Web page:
The twin lighthouses on Llanddwyn Island, Isle of Anglesey

Fiona Barltrop walks along Anglesey’s Menai shore from Brynsiencyn to Newborough Warren via the beach and Llanddwyn  Island

GIVEN ITS PROXIMITY TO THE MOUNTAINS OF SNOWDONIA, the Isle of Anglesey is probably overlooked by most hill-loving walkers. The highest point – situated on Holy Island, which lies just to the west of the main island of Anglesey, to which it’s connected by two road links – is a mere 220 metres above sea level, but in an island as low-lying as this it’s a very prominent hill from miles around. So much so it’s earned the name Holyhead Mountain.

But what Anglesey lacks in height it makes up for in other ways, notably a beautiful coastline. Its 200km/125 mile coastal path – now part of the 870 mile Wales Coast Path – takes in a variety of fine coastal landscapes: beaches, dunes, coves, impressive rock formations, harbours and nature reserves. Yes, the walking is quite gentle, but for those backpacking the entire coastline of Wales, that’s no doubt very welcome! A day off from the hills, especially when they’re sulking under cloud while Anglesey is bathed in sunshine (which is not uncommon) also makes a very welcome change.

A second visit to Newborough Warren and Llanddwyn Island, a most attractive location in the south-west corner of Anglesey, was long overdue.

On the Wales Coast Path

This was chiefly what had prompted my rather late-in-the-day decision to head over to the island once more. In recent years I’ve walked a good deal of Anglesey’s coast path on an ad hoc basis (the local public transport timetable very usefully provides a simple summary of which services cover each stretch of the path), returning to re-walk favourite sections. A second visit to Newborough Warren and Llanddwyn Island, a most attractive location in the south-west corner of Anglesey, was long overdue.

So having dilly-dallied all morning, hoping the cloud might lift from the hills, I finally gave up waiting and set off in the car bound for Anglesey. An hour or so later I parked at Brynsiencyn, and found myself basking in warm sunshine. I must admit the initial part of the walk through fields felt very tame after the previous two long, fine mountain walking days.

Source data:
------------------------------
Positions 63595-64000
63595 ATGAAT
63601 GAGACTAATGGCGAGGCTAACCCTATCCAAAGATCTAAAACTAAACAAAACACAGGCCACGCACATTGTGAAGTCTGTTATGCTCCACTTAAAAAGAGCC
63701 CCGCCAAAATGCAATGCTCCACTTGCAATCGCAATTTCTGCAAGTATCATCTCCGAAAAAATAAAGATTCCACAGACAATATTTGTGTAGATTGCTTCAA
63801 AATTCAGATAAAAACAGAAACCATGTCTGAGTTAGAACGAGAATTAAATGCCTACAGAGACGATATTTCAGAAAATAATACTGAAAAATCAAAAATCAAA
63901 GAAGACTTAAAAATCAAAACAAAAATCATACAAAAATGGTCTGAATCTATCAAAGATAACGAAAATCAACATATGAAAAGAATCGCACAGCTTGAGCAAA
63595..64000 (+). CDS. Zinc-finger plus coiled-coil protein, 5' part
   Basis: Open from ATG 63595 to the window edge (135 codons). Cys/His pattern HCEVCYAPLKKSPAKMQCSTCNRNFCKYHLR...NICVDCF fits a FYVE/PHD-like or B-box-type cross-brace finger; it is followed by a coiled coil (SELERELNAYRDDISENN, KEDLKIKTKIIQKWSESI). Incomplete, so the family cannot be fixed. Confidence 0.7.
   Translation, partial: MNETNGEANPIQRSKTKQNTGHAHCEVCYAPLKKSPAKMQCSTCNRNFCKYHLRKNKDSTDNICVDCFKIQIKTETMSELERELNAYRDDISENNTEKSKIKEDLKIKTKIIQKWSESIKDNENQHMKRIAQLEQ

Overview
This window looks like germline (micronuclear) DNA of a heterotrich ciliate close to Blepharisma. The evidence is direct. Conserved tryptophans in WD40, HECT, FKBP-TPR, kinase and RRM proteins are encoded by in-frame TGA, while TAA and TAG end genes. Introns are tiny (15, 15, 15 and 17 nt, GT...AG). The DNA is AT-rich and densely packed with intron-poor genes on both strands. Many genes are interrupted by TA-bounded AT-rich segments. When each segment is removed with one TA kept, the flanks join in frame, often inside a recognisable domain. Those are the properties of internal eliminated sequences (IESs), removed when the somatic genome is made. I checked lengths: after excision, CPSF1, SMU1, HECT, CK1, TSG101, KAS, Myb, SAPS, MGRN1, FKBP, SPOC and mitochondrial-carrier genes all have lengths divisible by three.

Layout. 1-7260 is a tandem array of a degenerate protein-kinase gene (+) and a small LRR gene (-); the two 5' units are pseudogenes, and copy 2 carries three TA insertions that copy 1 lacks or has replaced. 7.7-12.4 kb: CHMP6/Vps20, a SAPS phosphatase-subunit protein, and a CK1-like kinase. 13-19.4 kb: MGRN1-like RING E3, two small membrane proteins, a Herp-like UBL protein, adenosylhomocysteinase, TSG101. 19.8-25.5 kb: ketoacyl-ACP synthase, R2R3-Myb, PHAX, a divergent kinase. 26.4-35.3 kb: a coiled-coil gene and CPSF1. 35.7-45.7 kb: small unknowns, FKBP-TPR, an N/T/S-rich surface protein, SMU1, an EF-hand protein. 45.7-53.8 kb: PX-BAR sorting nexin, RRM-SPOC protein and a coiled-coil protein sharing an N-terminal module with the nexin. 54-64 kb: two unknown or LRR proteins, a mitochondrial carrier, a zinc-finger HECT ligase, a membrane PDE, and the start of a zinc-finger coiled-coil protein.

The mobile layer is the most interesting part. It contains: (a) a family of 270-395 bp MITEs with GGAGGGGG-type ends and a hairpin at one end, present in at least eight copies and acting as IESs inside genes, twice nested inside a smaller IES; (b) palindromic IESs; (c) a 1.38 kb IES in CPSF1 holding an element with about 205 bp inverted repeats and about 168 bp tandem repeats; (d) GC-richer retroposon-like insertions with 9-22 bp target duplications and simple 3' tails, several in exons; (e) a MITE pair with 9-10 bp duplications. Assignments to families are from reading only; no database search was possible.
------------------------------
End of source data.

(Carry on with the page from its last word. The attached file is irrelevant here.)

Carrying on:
But the views across the Menai Strait to the mountains of Snowdonia soon dispelled any fleeting regrets I may have had about my decision to come here. Even if the hills are blanketed in cloud, mighty Caernarvon Castle is easily spotted.

Stepping stones

After a stretch alongside the water, the Wales Coast Path turns inland for a while, leading eventually to stepping stones across the River Braint: a picturesque spot indeed.

Ponies on Llanddwyn Island, Anglesey

Before long I reached the entrance to the Newborough Warren & Ynys Llanddwyn National Nature Reserve.

The car park here is notable for its three huge yellow, metal sculptures representing bundles of marram grass; Newborough residents used to harvest the grass and leave it to dry which turned it from green to a golden yellow.

The path to the beach runs between Newborough Warren – one of the largest dunelands in Europe – and Newborough Forest. The forest was planted between 1947 and 1965 originally to protect the village of Newborough from wind-blown sand and to provide timber and jobs.

Lovers’ island

Once you reach the beach – Traeth Llanddwyn – it’s no surprise to find others here, for it is a magnificent stretch of sand, again with wonderful views across the water to both Snowdonia and the Llŷn Peninsula. I strolled along the beach towards the slender finger of Llanddwyn Island, glad to find this tidal island easily accessible (in fact it remains attached to the mainland at all but the highest tides).

The island is famous for its association with Wales’ patron saint of lovers, St Dwynwen, the Welsh equivalent of St Valentine. It’s also noted for its geology: rock formations called pillow lavas and mélange – an information board tells you more. But on a fine evening Ynys Llanddwyn is simply a delightful place for a leisurely wander. The path leads you past the ruins of St Dwynwen’s church to the southern end of the island and Tŵr Mawr lighthouse: a superb viewpoint.

I was tempted to linger until sunset, but the bus back from Newborough wouldn’t wait until then…

The island may be small, but small certainly is beautiful here.

Fiona Barltrop

Fiona Barltrop

This article first appeared in The Great Outdoors (TGO) magazine in the Spring issue 2015, and is re-published here with the author’s permission. Copyright © Fiona Barltrop 2015. All rights reserved.
Fiona Barltrop is a freelance outdoor writer and photographer, with a particular love for coastal walking. She has been a regular contributor to UK walking magazines, including The Great Outdoors and Country Walking, for many years. She is also a member of the Outdoor Writers and Photographers Guild and available for commissions.